The work of the UK research councils - Science and Technology Committee Contents

Memorandum submitted by the Medical Research Council (RCUK 07)


  Further to Mr Willis' letter dated 1 December 2009 in which he raises a number of queries on behalf of the House of Commons Science and Technology Select Committee regarding the MRC's 2008-09 Annual Report, I am pleased to provide you with the following information in response:

1.   The delay in the presentation of the MRC's 2008-09 Annual Report and Accounts

  The MRC's Annual Report and Accounts for 2008-09 was laid before Parliament on 11 November 2009. In presenting the report by the end of November, the MRC did fulfil the requirements of the Science and Technology Act (1965). The Committee will however be aware that the Department for Business, Innovation and Skills normally expects that the Research Councils present their reports to Parliament before the summer recess. The MRC was not able to meet this expectation because two issues, detailed on p 66 of the Report, had to be resolved before I could sign the Statement of Internal Control and the accounts could be finalised. One issue related to a number of compromise agreements where the MRC had not sought in advance formal approval of extra-contractual payments in accordance with the terms of the Financial Memorandum with the Department. Retrospective approval was subsequently granted by the Department and by HM Treasury, but the issue has been highlighted as an area of concern in the statement of internal control and the MRC is in the process of commissioning an external review of HR policies, processes and practices in relation to handling capability and redundancy issues.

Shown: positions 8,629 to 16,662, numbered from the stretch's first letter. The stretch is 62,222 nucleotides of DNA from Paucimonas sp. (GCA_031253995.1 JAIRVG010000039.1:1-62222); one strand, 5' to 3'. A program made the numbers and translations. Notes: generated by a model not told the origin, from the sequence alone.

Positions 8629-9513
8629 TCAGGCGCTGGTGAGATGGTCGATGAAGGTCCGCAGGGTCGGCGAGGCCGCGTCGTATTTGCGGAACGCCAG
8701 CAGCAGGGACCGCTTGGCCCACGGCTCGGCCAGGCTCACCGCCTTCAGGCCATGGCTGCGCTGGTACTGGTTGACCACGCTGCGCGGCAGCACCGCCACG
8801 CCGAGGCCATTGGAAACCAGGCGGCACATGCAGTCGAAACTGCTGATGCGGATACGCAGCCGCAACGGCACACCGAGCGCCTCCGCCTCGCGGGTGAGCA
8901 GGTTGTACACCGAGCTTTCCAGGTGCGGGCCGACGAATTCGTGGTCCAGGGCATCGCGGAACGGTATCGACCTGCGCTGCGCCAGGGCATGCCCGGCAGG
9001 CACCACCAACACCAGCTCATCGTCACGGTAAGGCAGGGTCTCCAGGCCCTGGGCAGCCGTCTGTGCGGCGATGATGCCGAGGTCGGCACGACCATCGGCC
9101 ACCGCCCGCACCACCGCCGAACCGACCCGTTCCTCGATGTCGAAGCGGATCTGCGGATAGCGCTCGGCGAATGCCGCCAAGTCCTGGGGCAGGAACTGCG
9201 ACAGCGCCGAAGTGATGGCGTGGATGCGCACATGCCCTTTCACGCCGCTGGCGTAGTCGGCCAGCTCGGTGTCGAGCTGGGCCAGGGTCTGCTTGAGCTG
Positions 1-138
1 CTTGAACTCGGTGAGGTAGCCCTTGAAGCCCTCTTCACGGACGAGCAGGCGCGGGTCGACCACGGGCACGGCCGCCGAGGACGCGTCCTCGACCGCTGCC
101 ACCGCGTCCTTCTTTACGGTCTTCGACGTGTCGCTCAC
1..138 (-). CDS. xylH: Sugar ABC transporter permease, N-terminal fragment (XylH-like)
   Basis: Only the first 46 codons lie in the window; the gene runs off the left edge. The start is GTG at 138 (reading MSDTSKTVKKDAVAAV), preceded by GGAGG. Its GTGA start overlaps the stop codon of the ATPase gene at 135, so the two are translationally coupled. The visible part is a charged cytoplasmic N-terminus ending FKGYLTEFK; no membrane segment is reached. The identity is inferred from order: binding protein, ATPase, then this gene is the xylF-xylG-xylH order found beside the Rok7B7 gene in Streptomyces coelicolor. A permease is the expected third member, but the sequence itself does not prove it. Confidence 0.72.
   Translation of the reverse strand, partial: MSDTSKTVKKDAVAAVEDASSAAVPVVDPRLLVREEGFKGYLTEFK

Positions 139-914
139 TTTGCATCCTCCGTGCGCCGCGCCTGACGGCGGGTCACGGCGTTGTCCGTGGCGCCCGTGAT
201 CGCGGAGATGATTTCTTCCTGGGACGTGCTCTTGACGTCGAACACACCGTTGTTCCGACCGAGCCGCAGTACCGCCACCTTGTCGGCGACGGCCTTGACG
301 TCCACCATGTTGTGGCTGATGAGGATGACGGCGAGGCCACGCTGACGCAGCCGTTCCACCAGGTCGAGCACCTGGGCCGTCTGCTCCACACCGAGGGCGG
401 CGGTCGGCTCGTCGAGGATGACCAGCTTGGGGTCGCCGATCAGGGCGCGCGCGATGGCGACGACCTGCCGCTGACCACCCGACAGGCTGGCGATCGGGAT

The second issue was the investigation of a potential fraud in one of our Units; no direct evidence of fraud was found, but weaknesses in the local purchasing policy were identified which are now being addressed.

2.   Informing government policy